Product: 1bb99b2d-da38-490d-9c35-39df2836bd65

Metadata Format
Product Title
Alaska Protected Lands Connectivity Study
Description
Model landscape connectivity through the most efficient, but permeable paths for moving between the contiguous areas of each geodiversity type were identified by modelling the path of least resistance.
Project ID
78c3c6f0-2a05-43e6-86b2-610b0be954b8
Project Title
Geodiversity Linkages Between Alaska's Federal Conservation Estate
Point of Contact(s)
LCC Network Data Steward
LCC Network Data Manager
lccdatasteward@fws.gov
Northwest Boreal Landscape Conservation Cooperative
Northwest Boreal Landscape Conservation Cooperative

Product Abstract

Alaska and Canada’s hundreds of millions of acres of public protected lands are large and currently well-connected, but will face pressures. Providing for landscape connectivity is a core climate adaptation strategy. But shifting treelines, species compositions, and climates make planning for future corridors difficult.Dr. Dawn Magness from the Kenai National Wildlife Refuge uses a method that relies on enduring feature of the landscape that climate change will not change.The project is a collaboration between the NWB LCC and the Kenai National Wildlife Refuge. The geodiversity approach uses topography to define landscape features. Topography can be a proxy for ecological function. For example, topography influences the solar radiation available for plants and animals, the soil characteristics through the likelihood for erosion and deposition, and the characteristics of hydrologic features. Therefore, similar geodiversity types should have the potential for similar ecological function even as the climate changes. We classified the landscape into three topographic feature categories: canyons, ridges, and slopes. Each topographic feature was then clustered into distinct geodiversity types. Slopes were clustered into groups using elevation, slope angle, and yearly solar radiation. Solar radiation varies based on latitude, aspect, and topographic shading. Ridges and canyons were clustered based on elevation and slope angle. Solar radiation was not used for ridges or canyons because each side would mirror the other increasing the complexity of the landscape characterization (Brost 2010). For each geodiversity type (e.g. gentle, low-elevation, warm slopes), large contiguous areas of that type were identified within the conservation estate (defined as NPS and USFWS lands). The most efficient, but permeable paths for moving between the contiguous areas of each geodiversity type were identified by modelling the path of least resistance. The final landscape linkage is a union of this least cost pathway for all geodiversity types found within the conservation estate.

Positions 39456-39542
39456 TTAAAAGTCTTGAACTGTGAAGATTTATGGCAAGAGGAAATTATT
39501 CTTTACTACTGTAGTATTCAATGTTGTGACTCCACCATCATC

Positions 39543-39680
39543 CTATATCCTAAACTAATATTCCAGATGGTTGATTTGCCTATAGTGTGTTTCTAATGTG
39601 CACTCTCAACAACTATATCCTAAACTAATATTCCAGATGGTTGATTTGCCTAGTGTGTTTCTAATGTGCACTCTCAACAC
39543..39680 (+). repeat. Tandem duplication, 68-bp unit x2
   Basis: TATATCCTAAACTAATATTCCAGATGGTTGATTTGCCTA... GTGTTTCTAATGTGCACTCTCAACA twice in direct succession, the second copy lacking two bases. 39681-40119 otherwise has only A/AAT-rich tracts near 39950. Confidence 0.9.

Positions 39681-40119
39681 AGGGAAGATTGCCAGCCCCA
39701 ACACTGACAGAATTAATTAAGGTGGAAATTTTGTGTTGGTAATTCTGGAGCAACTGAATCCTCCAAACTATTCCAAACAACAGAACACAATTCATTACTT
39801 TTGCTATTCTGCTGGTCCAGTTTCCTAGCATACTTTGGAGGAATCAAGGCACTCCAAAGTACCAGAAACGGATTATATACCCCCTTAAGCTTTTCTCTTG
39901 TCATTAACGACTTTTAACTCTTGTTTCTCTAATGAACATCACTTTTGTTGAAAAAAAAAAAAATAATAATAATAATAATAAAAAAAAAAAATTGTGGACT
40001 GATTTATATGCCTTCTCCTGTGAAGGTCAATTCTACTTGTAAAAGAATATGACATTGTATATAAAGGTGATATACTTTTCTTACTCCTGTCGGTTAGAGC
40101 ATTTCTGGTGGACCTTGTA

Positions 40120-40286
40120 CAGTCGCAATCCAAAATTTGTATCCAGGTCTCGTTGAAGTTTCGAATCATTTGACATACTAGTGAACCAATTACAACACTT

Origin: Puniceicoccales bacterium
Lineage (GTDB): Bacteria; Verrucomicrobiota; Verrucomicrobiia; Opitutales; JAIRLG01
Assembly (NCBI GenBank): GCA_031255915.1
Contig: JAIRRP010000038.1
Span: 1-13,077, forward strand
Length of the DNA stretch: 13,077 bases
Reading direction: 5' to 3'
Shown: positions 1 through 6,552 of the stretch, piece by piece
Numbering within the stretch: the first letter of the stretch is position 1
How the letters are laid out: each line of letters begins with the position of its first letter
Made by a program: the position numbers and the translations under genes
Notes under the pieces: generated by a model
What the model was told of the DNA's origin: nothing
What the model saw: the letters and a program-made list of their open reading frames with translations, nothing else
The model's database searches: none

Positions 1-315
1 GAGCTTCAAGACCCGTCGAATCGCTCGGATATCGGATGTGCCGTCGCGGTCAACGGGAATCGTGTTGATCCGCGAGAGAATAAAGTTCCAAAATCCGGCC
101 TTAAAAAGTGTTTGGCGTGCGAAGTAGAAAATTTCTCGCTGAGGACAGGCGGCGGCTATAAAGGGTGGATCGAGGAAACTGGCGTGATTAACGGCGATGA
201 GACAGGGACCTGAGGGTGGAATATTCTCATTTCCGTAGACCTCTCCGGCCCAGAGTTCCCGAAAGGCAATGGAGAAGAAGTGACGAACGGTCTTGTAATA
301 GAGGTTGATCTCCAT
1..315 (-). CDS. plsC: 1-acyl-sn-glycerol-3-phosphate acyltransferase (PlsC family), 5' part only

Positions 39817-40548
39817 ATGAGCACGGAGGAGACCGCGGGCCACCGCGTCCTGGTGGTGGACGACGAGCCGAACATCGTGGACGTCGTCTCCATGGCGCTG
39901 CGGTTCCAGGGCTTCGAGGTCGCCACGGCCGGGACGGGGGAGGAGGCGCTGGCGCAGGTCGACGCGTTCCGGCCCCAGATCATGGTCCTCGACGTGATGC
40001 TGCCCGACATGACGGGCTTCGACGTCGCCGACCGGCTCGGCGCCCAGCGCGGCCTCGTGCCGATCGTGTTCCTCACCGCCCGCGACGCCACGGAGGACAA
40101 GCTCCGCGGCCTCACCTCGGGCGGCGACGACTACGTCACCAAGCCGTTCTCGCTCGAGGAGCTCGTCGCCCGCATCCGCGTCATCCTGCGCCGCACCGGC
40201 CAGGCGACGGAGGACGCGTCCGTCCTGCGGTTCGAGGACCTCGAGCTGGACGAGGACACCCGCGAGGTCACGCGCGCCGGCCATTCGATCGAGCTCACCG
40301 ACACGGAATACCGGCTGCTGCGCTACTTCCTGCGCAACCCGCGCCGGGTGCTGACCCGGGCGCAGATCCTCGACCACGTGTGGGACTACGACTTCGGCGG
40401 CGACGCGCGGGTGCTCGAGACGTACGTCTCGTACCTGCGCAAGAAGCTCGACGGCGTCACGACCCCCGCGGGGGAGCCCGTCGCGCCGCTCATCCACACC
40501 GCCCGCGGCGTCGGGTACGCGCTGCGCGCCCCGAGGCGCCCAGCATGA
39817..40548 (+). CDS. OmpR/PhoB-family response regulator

Purpose: Model landscape connectivity through the most efficient, but permeable paths for moving between the contiguous areas of each geodiversity type were identified by modelling the path of least resistance.

Product Links

Product Keywords

  • ISO 19115 Topic Category (isoTopicCategory):
    • biota,
    • boundaries,
    • environment,
    • geoscientificInformation
  • Global Change Master Directory (GCMD) Science Keywords (theme):
    • LANDSCAPE ECOLOGY,
    • LANDSCAPE,
    • LANDSCAPE PROCESSES
  • Global Change Master Directory (GCMD) Science Keywords (project):
    • LANDSCAPE,
    • LANDSCAPE ECOLOGY
  • End User Types - Landscape Conservation Cooperatives (LCC End User Type):
    • Academics & scientific researchers,
    • Conservation NGOs,
    • Federal resource managers,
    • Policy makers & regulators,
    • Private land owners,
    • Regional & county planners,
    • State agencies,
    • Tribes

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